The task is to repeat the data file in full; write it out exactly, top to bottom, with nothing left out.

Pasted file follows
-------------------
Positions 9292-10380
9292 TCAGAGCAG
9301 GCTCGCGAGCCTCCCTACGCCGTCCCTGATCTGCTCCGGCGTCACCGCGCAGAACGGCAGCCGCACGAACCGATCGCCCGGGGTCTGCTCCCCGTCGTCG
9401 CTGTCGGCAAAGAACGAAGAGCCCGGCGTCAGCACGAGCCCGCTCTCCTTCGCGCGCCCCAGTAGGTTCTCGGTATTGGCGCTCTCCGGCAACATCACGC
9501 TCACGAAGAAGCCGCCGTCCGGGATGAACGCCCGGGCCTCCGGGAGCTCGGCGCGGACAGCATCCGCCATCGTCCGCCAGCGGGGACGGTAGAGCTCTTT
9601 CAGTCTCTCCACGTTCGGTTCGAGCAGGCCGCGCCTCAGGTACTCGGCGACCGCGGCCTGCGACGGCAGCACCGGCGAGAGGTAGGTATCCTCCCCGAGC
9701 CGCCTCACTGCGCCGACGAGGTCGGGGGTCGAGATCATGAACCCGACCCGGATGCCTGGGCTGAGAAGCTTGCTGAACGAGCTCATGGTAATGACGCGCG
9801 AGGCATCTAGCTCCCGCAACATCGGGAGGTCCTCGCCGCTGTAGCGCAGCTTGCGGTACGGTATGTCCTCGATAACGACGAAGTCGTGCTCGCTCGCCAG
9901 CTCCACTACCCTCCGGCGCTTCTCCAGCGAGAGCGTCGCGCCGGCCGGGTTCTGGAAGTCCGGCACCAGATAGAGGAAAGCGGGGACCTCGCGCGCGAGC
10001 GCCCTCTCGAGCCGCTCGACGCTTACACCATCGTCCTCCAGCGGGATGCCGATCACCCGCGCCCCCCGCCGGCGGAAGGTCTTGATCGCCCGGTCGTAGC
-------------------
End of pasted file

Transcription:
Positions 9292-10380
9292 TCAGAGCAG
9301 GCTCGCGAGCCTCCCTACGCCGTCCCTGATCTGCTCCGGCGTCACCGCGCAGAACGGCAGCCGCACGAACCGATCGCCCGGGGTCTGCTCCCCGTCGTCG
9401 CTGTCGGCAAAGAACGAAGAGCCCGGCGTCAGCACGAGCCCGCTCTCCTTCGCGCGCCCCAGTAGGTTCTCGGTATTGGCGCTCTCCGGCAACATCACGC
9501 TCACGAAGAAGCCGCCGTCCGGGATGAACGCCCGGGCCTCCGGGAGCTCGGCGCGGACAGCATCCGCCATCGTCCGCCAGCGGGGACGGTAGAGCTCTTT
9601 CAGTCTCTCCACGTTCGGTTCGAGCAGGCCGCGCCTCAGGTACTCGGCGACCGCGGCCTGCGACGGCAGCACCGGCGAGAGGTAGGTATCCTCCCCGAGC
9701 CGCCTCACTGCGCCGACGAGGTCGGGGGTCGAGATCATGAACCCGACCCGGATGCCTGGGCTGAGAAGCTTGCTGAACGAGCTCATGGTAATGACGCGCG
9801 AGGCATCTAGCTCCCGCAACATCGGGAGGTCCTCGCCGCTGTAGCGCAGCTTGCGGTACGGTATGTCCTCGATAACGACGAAGTCGTGCTCGCTCGCCAG
9901 CTCCACTACCCTCCGGCGCTTCTCCAGCGAGAGCGTCGCGCCGGCCGGGTTCTGGAAGTCCGGCACCAGATAGAGGAAAGCGGGGACCTCGCGCGCGAGC
10001 GCCCTCTCGAGCCGCTCGACGCTTACACCATCGTCCTCCAGCGGGATGCCGATCACCCGCGCCCCCCGCCGGCGGAAGGTCTTGATCGCCCGGTCGTAGC